Thursday, April 26, 2007

Creationst Say the Darndest Things about Dinosaurs

Here are just a few of the most obvious errors in the creationist tract "Radiocarbon dating dinosaurs."

The opening paragraph claims to present some published C14 data from 1970 and inferred that these were current problems for radiocarbon dating. So the first falsehood is that a paper in 1970 on the issues regarding calibration and sample preparation has current relevance. Data from 40 years ago pretty much is useless. But let's look at them.

The creationists claim that a date of 28,000 years (28 Ka) was reported for "Sabre-toothed tiger: 28,000 years (evolution: a few million)." First, all radiocarbon dates must be reported as "radiocarbon years before present (RCYBP)" or "calibrated YBP" with reference to the calibration standard. Secondly, the age range for sabertooth "tigers," (Smilodon) extends to the early Holocene, or about 10,000 years ago. So a date of 28 Ka is entirely possible. I strongly doubt that these 40 year old data are valid, but the errors these creationists made in just one line are impressive; 1) the data are incorrectly presented, 2) the age range for Smilodon given by the creationists, "a few million," was incorrect, 3) the reported age of 28 Ka is well within the known dates for Smilodon.

The biggest con job of the opening paragraph is the implication that the improperly cited paper in Radiocarbon even presented these data as valid.

The reported "data" on unspecified "dinosaur bone" are useless as presented. What are we told about them? We are first told of bone fragments from a " Acrocanthosaurus dinosaur." There is no usable information about where or how these materials were collected, or treated nor is there any referenced accession numbers or publications that could lead to such information. Without this information the data are meaningless. We are next told about four more samples, three supposedly from the Carnegie Museum of Natural History in Pittsburgh PA. The remaining bone is a total mystery. Even though there is a noted vertebrate paleontology museum in Pittsburgh, without giving the deaccession numbers from the museum it is impossible to know what these bones really were. There was no table giving a data summary as promised, "The table below lists these dates and those of four other samples ..." There is no table, there are no data, there is no point to this creationist gem.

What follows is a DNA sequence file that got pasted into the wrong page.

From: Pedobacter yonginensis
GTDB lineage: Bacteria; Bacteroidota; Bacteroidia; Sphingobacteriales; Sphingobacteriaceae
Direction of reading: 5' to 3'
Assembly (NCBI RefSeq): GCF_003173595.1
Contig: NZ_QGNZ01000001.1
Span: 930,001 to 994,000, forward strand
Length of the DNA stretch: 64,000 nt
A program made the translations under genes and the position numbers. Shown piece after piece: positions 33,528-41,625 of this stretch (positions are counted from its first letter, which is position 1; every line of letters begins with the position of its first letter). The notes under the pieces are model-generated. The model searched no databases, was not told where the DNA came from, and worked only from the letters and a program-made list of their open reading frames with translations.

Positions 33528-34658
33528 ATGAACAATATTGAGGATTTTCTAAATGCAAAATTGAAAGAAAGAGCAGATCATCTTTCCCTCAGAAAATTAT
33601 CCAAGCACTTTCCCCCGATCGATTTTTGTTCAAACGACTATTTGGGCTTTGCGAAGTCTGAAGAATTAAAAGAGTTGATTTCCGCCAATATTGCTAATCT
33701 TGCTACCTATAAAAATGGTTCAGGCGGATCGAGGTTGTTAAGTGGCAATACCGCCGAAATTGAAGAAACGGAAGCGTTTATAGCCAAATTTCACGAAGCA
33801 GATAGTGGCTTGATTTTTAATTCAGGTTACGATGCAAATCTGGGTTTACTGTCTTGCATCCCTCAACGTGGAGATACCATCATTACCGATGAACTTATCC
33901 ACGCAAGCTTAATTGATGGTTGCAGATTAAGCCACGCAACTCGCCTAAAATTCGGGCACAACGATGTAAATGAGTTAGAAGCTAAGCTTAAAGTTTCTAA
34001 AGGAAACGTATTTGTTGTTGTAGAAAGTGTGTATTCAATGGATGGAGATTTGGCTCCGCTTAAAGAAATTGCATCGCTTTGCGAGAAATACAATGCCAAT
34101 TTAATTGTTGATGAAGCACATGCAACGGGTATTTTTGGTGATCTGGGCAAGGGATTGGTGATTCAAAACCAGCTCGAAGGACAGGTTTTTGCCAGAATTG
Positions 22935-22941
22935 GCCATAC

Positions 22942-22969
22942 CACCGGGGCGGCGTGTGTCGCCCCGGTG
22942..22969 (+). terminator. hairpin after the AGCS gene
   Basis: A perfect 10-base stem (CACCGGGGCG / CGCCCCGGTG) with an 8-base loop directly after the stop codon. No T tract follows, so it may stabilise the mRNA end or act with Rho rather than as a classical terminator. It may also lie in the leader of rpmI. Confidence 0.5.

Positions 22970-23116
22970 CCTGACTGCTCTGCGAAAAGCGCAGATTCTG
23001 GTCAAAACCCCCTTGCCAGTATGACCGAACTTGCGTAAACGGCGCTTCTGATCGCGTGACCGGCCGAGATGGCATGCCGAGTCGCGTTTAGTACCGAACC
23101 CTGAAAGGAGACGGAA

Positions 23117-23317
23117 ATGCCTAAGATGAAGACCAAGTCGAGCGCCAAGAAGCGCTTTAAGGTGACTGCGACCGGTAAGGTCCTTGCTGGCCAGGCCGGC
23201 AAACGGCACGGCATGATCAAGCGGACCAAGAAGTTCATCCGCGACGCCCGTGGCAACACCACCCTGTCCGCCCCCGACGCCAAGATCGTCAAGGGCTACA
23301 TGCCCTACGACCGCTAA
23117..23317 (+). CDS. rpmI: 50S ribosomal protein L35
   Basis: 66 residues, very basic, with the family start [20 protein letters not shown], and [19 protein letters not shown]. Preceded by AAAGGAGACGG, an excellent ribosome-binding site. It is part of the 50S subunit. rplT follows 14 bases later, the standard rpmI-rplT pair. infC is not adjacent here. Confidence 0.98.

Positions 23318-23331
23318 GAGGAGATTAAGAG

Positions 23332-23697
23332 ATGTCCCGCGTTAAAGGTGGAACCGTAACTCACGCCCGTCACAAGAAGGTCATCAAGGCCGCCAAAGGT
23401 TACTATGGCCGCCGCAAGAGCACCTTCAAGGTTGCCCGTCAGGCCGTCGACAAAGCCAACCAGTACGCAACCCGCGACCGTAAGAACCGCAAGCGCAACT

Two AMS analyses were supposedly run, one at U of Arizona and one at a mystery "overseas AMS lab." One other beta decay laboratory is left a total mystery and no laboratory accession numbers of any kind are given. The beta decay samples were apparently augmented with a "coprolite" sample. All the errors and omissions related to the bones are repeated for the coprolite.

The authors of this article expose ignorance in every paragraph. One of my favorite is their incorrect use of the word "appetite."
The dating procedure used on the bones was a bio-apatite method, which was our only option at the time because of the lack of large amounts of bone protein or more reliable material. Bones were washed with dilute acetic acid, and crushed to less than 1 mm in size. The bone powder is then digested in cold dilute acetic acid with constant agitation for 24 hours to remove normal carbonates. The sample is then hydrolyzed under vacuum with HCL to dissolve bone appetite and evolve its carbon dioxide for analysis.

The word they were groping for was "apatite" which is a common bone mineral, chemicaly it is calcium phosphate. Even though they have copied some of a laboratory proceedure which used the correct term, they obviously failed to understand what it refered to or what it was.

As there are no meaningful data given, there is no point to this tract.

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